D.C. Maryland and Virginia medical malpractice, accidents and work injuries questions answered by D.C. injury attorneys.

Here are some of the questions people have when they first contact us about D.C., Maryland and Virginia medical malpractice, serious car accidents or workers compensation.

We try to provide as much information as we can based on our experience as medical malpractice lawyers in D.C., Maryland and Virginia and based on representing many hundreds of people who have been injured in accidents or at work in D.C., Maryland and Virginia. 

Here are the basics:

Patients permanently injured by medical malpractice, or the families of patients killed because of medical negligence, when a hospital, HMO or healthcare corporation doesn't follow basic patient safety rules deserve justice - resources to help with the harms and losses due to the  injuries or death of their loved one. 
Drivers who don't follow the rules of the road, driving recklessly, driving drunk, speeding, and texting should be accountable for the harm they cause when their actions cause a car accident or wreck.

Workers hurt on the job deserve workers compensation benefits for lost wages, medical treatment and permanent injuries.  If a worker is killed on the job, his family deserves workers compensation death benefits - to at least help with the financial loss of a loved one.
But since every person is unique, if you have questions or need information about an injury or death in your family, please contact us to talk it through.  We'll talk to you, schedule a free initial meeting and give you all the information we can.

  • Page 1
  • Do I need a lawyer for my long term disability case in DC?

    Yes.  If your long term disability benefits are provided by your employer, they are probably governed by a federal law called ERISA.  And there are a number of requirements under ERISA and your insurance policy that you need to understand, comply with and work through to give yourself the best shot at winning on appeal.  

    Because of that, this is one area of the law where it is very difficult to appeal your case after you get a letter denying benefits from your disability insurance company.

    You need a lawyer who really understands how the appeals process works, the medicine, can work with experts and (most important) can work with you to help you tell your story.

    Here are 5 red flags that tell you your lawyer doesn't understand long term disability cases:

    1.  In your first meeting or phone call, he needs to do some research (and may want to bill you for this) to explain how the process works, from the time you get the letter denying or terminating your benefits through the mechanics of what filing an ERISA disability lawsuit looks like.

    2.  He does not mention ERISA (the federal law that employer sponsored disability plans fall under) or doesn't know what it stands for.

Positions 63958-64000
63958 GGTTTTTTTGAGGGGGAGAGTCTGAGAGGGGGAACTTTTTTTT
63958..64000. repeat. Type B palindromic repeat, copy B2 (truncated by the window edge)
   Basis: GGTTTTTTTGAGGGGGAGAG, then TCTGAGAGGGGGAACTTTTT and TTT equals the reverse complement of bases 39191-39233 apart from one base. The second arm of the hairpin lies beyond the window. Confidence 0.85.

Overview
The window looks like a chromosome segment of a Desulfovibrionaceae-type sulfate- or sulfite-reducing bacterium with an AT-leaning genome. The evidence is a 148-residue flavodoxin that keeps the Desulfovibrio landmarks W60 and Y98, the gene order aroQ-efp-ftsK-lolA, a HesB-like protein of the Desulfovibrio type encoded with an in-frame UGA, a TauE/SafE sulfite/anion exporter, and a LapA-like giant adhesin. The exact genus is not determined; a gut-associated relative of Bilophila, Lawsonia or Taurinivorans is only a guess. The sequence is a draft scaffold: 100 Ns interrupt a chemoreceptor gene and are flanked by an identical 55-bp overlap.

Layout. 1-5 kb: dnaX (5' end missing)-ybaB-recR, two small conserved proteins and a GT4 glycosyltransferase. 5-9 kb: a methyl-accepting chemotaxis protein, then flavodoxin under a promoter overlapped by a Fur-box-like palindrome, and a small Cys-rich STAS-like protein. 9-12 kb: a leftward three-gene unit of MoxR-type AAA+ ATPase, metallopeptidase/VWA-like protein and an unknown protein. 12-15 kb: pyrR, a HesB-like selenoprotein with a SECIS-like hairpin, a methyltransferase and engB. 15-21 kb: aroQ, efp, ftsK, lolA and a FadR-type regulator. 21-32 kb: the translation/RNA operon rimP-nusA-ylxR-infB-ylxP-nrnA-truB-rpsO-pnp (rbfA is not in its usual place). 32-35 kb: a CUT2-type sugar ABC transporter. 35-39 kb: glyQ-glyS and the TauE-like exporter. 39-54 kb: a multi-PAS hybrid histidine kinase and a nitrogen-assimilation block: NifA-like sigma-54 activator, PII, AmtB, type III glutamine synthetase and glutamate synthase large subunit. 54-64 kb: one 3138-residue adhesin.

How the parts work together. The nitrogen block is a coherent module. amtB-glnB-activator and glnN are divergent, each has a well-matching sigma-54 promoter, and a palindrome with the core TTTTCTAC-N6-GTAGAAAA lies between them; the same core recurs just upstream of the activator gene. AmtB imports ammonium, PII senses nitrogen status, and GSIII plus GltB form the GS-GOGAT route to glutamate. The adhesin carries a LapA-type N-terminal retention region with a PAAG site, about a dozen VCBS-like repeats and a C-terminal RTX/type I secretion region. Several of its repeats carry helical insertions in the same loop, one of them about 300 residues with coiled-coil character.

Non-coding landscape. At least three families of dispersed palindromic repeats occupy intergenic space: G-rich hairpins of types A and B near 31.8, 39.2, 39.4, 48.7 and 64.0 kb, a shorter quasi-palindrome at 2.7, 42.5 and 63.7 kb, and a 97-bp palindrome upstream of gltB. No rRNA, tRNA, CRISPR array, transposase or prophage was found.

3.  Talks with you about whether to file a lawsuit in Superior Court (in D.C.) or some other state court, whether you will have depositions, be able to develop your case through discovery and go to "trial" and thinks you can sue the disability insurance company for bad faith or punitive damages to increase the amount of your award.

    4.   Doesn't tell you how and when to get the entire claim file from the insurance company, and why that is critical.

    5.  Doesn't tell you his plan for filing your appeal - what it should contain, how long it will be, how it will be developed and drafted, and how long it will take - or leads you to believe it is a simple matter of writing a letter saying you disagree with the insurance company's decision denying or terminating your disability benefits.


    Don't risk everything you've worked so hard for because of a serious injury or illness - if you received a denial letter from the disability insurance company call us so we can review it for you and give you our thoughts on how to get started (this is both free and confidential).

    Remember, under ERISA, you only have 180 days to appeal after you get the denial letter.  So call us today at (202) 393 - 3320 to get started.


  • How Do I talk to my Doctor About Long Term Disability?

    How Do I talk to my Doctor About Long Term Disability?


    Your treating physician, or any doctor who has treated you for the injury or illness that caused your disability, is critical to a successful ERISA long term disability claim.  But how and when do you get your doctor involved?

    First - you have to read the disability insurance policy (this is the answer to a lot of long term disability claim questions...) to determine exactly how it defines disability.  Chances are, your doctor has a different definition of disability or thinks of the term "disability" differently.  

    Does disability mean you can't do any work at all?  Does it mean you can't do critical functions of your job?  Does it mean you can't do the essential functions of your job?  How long does it have to last?  Is there a medical condition that may be excluded? 

    We talk to a lot of physicians and experts for our clients, and most treating physicians do want to help their patients.

    But they don't know the answers to these types of questions.  And without knowing that, they can actually hurt your case, even though you are legitimately disabled and can't work due to a serious injury or medical condition.